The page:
It’s 40 years since David Bradbury made his first film Frontline about the legendary Neil Davis.
It was David’s first film which he made without any formal training in filmmaking – his application for the first intake of the Australian Film and Radio Television (AFTRS) was rejected. So being who he is, he decided to make a film anyway, and ‘show them!’.
He struck it lucky in meeting Neil Davis, a cameraman and journalist during the Vietnam War, who generously gave of himself and his life’s experience. Neil’s story became a seminal film on the responsibility and moral dilemmas journalists and photographers face in covering frontline action in war.
Over the past four decades, David has done his best to live up to Neil’s shining example in showing courage and determination to use the camera to tell the stories from around the world of those who have no voice; those who have no access to the First World’s mainstream media and propaganda machine.
David has relentlessly pursued other people’s cry for freedom and independence from repressive colonial exploitation and domination. In his film Nicaragua No Pasaran, he exposed the CIA war against the Sandinista revolution. In Chile Hasta Cuando? he exposed the brutality of Pinochet’s dictatorship. In his film about controversial journalist Wilfred Burchett – Public Enemy Number One – Bradbury revealed the horrors of the atomic bomb and the price one pays for going against the conservative mainstream media’s narrative of what the world should be.
Other issues David has pointed his camera at to bring a different perspective to the Australian public include East Timor, Aboriginal cultural alienation and dispossession (State of Shock and Jabiluka), his anti-nuclear films (Blowin’ in the Wind, A Hard Rain), anti-war (The Crater), and protecting the environment (Loggerheads, Shoalwater Bay: Up for Grabs, Wamsley’s War, Battle for Byron).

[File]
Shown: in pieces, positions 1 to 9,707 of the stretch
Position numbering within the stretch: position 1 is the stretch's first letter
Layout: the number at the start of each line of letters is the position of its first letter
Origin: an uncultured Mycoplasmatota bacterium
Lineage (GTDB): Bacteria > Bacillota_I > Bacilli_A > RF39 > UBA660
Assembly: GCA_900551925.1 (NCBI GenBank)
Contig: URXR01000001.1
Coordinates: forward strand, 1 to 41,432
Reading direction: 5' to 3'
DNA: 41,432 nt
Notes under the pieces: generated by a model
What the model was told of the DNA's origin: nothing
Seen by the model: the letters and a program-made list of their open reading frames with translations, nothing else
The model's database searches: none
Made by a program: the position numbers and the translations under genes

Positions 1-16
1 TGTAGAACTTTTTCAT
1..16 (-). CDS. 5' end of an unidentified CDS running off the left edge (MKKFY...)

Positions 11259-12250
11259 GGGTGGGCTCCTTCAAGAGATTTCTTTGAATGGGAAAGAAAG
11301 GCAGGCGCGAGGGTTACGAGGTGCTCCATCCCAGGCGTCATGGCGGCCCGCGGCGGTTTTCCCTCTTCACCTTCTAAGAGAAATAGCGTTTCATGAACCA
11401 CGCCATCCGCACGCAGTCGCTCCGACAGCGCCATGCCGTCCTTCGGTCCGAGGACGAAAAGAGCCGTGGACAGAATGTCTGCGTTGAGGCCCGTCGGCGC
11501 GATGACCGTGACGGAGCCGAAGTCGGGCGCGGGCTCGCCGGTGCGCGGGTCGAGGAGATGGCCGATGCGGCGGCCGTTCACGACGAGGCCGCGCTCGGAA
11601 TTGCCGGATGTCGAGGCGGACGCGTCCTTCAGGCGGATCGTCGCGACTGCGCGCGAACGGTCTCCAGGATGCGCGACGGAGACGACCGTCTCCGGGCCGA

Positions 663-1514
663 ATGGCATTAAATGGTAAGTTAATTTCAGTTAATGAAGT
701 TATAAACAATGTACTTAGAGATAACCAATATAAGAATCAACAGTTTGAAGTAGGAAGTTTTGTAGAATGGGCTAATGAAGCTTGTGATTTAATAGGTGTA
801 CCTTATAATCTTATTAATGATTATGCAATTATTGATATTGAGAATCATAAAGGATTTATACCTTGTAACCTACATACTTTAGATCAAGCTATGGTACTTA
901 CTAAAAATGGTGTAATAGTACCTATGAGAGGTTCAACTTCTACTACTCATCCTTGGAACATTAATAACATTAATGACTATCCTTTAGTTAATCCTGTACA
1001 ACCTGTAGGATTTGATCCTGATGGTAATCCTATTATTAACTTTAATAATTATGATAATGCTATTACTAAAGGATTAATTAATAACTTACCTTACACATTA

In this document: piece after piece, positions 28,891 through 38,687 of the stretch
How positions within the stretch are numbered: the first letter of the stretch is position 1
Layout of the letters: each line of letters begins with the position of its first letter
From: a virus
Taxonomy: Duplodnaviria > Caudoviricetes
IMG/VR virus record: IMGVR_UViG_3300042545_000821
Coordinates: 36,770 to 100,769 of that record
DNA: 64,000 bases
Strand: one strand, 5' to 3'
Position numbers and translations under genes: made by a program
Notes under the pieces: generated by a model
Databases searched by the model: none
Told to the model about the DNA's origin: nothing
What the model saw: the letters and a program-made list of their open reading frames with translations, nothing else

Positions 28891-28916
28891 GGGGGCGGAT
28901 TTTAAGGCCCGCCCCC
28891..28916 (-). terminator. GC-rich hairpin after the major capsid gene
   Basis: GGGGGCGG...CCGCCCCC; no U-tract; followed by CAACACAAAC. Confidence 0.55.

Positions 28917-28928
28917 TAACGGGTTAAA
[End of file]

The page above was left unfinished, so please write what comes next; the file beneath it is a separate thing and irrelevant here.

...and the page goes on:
For the last three years when he’s not been shooting and editing social media stories to protect the rainforest, challenge local development, promote climate strikes and other important issues (see Facebook), David has been developing a three part drama series (a departure from documentary!) on the disappearance of 23 year old Michael Rockefeller in 1961 in what was then Dutch New Guinea.
Michael (in photo) was the son of the very rich and powerful Nelson Rockefeller, then Governor of New York and three times Presidential hopeful who headed up the famous family dynasty whose wealth was and still is, based on oil.
Michael was collecting wood carvings for his father’s Museum of Primitive Art when his canoe capsized off the coast of New Guinea and he swam for shore, some seven miles away. Never to be seen alive again.
For the last twelve months, we have been collaborating with a writer (after much research) to develop a treatment. We are nearing a final draft and are now ready to begin the next phase of the project.
Recently we travelled to Papua New Guinea to search for potential locations for some of the Michael Rockefeller scenes. We began developing relationships with people from two villages on the Sepik River and made contact with the local government arts department to advise of our intentions laying the ground for future filming.
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David Bradbury is a national treasure. Sad to hear of his struggle to produce his wonderful work.Diana, Pottsville NSW
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